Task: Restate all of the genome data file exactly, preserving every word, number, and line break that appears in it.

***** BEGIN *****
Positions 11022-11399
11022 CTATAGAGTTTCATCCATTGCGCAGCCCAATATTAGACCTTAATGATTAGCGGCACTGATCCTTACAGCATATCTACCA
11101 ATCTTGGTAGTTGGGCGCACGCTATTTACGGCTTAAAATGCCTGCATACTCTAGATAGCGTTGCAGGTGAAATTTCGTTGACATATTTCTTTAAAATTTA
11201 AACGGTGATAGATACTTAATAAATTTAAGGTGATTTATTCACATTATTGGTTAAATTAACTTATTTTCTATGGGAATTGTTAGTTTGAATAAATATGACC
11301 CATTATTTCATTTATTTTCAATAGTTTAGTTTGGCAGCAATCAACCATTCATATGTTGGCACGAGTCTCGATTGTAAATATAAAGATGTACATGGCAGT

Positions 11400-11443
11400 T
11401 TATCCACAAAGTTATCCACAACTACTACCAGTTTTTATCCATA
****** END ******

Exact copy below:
Positions 11022-11399
11022 CTATAGAGTTTCATCCATTGCGCAGCCCAATATTAGACCTTAATGATTAGCGGCACTGATCCTTACAGCATATCTACCA
11101 ATCTTGGTAGTTGGGCGCACGCTATTTACGGCTTAAAATGCCTGCATACTCTAGATAGCGTTGCAGGTGAAATTTCGTTGACATATTTCTTTAAAATTTA
11201 AACGGTGATAGATACTTAATAAATTTAAGGTGATTTATTCACATTATTGGTTAAATTAACTTATTTTCTATGGGAATTGTTAGTTTGAATAAATATGACC
11301 CATTATTTCATTTATTTTCAATAGTTTAGTTTGGCAGCAATCAACCATTCATATGTTGGCACGAGTCTCGATTGTAAATATAAAGATGTACATGGCAGT

Positions 11400-11443
11400 T
11401 TATCCACAAAGTTATCCACAACTACTACCAGTTTTTATCCATA